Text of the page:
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> To Create Your Online Profile: Blink Twice
The white text sat in the center of a black screen, the cursor at the end blinking patiently as it waited for an input. Shannon glanced around the screen. She moved her head left, then right. The text followed, always centered precisely in the center of the screen relative to her position. The camera behind the glass display had already scanned her retina, and the AI was smart enough to adjust for the parallax shift. Shannon knew enough to know what was going on.
But still. It was odd, new, cutting edge. She’d expect nothing less from a company that billed itself as the final word in online profiling. They registered you, not the text version of you, and stored everything about you on their servers as a record of your public self.
Shannon blinked once, twice.
The screen flashed white, then faded to a softer, creamy shade.
“Excellent,” the screen said. “Thank you for joining OneProfile, the last profile service you’ll ever need! Please answer the following questions honestly and in your own words. The OneProfile database is searchable by a wide array of services and job providers, and your answers may be used to evaluate your candidacy for employment or participation for some future date.”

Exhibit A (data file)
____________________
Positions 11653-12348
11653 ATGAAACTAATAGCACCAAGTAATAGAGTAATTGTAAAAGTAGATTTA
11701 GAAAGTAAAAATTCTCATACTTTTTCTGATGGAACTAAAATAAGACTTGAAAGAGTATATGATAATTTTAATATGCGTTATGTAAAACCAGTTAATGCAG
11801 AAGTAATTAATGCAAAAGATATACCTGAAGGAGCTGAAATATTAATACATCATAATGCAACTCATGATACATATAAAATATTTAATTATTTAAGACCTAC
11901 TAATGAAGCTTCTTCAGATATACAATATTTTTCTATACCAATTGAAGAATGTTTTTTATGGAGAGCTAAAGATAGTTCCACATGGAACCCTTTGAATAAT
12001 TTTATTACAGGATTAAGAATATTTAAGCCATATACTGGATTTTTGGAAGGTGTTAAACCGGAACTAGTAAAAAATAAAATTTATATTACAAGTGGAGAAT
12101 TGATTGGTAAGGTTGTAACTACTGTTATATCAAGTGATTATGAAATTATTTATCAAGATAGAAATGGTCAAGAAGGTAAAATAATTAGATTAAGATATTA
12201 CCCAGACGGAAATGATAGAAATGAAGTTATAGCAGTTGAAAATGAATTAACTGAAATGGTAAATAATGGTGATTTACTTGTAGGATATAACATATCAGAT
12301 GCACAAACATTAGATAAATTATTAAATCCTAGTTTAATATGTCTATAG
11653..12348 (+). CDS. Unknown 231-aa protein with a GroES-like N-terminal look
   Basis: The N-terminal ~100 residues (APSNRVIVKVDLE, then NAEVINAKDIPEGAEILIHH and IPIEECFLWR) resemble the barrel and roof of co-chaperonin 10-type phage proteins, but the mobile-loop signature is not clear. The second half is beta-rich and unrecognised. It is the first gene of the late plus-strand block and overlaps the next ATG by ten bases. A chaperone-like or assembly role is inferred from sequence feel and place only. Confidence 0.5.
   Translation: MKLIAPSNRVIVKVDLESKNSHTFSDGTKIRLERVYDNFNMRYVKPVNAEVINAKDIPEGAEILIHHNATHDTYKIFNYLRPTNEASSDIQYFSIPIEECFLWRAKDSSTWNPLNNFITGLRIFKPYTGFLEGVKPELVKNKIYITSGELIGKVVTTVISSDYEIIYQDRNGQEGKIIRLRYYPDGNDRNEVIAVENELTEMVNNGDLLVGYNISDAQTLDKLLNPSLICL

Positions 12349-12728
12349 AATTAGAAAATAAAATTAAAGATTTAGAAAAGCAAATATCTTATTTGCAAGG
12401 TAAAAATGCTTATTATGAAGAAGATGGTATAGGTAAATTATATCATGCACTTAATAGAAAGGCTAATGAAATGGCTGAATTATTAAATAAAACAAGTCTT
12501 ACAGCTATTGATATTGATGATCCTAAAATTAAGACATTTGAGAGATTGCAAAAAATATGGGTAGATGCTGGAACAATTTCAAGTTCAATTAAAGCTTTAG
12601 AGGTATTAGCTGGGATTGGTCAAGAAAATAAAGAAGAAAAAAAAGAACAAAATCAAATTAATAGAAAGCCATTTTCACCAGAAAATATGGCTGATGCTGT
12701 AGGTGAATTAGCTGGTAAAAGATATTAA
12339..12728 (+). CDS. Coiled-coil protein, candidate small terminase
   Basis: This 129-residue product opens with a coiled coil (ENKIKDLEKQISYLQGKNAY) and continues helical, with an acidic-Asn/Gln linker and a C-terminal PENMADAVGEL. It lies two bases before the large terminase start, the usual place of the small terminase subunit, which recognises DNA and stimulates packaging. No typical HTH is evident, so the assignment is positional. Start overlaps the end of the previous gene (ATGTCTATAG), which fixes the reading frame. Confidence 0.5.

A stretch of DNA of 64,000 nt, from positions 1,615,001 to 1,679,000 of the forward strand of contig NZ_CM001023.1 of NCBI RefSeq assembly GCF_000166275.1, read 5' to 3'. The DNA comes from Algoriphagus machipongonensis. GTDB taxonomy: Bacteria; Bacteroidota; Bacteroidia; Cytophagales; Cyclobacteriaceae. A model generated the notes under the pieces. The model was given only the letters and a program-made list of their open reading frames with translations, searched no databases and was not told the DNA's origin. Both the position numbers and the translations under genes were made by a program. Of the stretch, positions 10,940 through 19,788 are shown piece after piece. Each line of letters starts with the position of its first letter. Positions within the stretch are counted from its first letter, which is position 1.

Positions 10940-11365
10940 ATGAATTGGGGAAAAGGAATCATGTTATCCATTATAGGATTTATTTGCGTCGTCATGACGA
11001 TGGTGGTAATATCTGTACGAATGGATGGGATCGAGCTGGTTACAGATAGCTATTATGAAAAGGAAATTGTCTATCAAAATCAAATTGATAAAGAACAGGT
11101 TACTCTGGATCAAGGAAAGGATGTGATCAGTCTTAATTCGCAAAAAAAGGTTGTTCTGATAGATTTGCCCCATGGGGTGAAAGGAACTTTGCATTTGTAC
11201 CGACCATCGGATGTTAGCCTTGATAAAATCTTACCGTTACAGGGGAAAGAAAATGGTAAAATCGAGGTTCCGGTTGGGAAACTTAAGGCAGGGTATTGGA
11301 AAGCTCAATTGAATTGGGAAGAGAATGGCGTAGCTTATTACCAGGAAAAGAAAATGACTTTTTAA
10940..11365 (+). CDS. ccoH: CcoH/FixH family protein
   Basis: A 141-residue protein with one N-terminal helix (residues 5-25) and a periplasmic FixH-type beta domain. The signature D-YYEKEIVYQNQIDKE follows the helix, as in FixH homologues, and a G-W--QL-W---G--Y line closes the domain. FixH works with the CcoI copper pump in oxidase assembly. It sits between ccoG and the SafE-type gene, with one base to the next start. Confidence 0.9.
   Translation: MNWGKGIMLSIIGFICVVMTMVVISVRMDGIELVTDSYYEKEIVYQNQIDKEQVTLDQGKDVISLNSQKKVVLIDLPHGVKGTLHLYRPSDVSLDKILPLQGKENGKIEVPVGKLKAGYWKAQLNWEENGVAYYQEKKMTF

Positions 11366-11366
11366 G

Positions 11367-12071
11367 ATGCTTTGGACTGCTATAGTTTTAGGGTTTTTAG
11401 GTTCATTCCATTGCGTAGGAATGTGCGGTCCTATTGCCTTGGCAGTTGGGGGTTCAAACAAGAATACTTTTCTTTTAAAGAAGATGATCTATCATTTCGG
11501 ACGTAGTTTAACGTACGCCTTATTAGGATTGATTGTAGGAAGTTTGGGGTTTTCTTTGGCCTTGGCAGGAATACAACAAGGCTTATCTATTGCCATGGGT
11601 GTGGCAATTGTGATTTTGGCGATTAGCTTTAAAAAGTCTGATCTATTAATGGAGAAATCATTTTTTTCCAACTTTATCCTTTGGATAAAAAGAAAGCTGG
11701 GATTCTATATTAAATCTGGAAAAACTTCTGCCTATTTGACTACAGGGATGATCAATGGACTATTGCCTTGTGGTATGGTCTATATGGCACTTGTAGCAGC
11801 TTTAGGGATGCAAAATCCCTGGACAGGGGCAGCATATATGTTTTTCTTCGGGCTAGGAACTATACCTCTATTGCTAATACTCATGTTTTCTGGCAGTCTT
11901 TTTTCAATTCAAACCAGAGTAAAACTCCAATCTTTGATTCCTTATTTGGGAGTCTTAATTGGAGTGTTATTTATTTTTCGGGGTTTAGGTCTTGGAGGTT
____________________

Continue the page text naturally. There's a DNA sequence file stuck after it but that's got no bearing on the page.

Shannon licked her lips. This was why the service was so hot right now. You gave one interview — for anything — and you never had to give another one again. Jobs, dating life, social profile. Whatever it was. OneProfile captured the information, and anyone who wanted to know more about you could refer to the service before they evening contacted you.
Of course, there were liars. Rumor was that OneProfile had developed a lie detection software that was beyond cutting edge. Given how much the service relied on the honesty of its user base to tell itself to would-be investors, Shannon didn’t doubt the hearsay.
“What is your name?” the screen asked as the interview began.
“Shannon Michelle Corley,” Shannon said.
“Hello, Shannon. I’m Natia, the OneProfile personal assistant. You’ll hear my voice for the remainder of this session. Afterward, if you may select additional voices to present your information to potential employers, as well as other users. Do you understand?”
“Great! Let’s continue. First, we’ll cover your basic employment history, interview profile, and details about your accomplishments. When you’re ready, blink twice.”
Shannon blinked once, twice.
The interview was straightforward at the beginning. Natia led her through a series of questions about her work skills, her education, and her past experience. She answered each question naturally, intuitively, and tried to keep her face as pleasant as possible.
She was being recorded, after all.
“The interview is complete!” Natia chirped when she finished. The screen flashed white, then faded to black. “Should we continue with your dating profile?”
Shannon shrugged. “Sure.”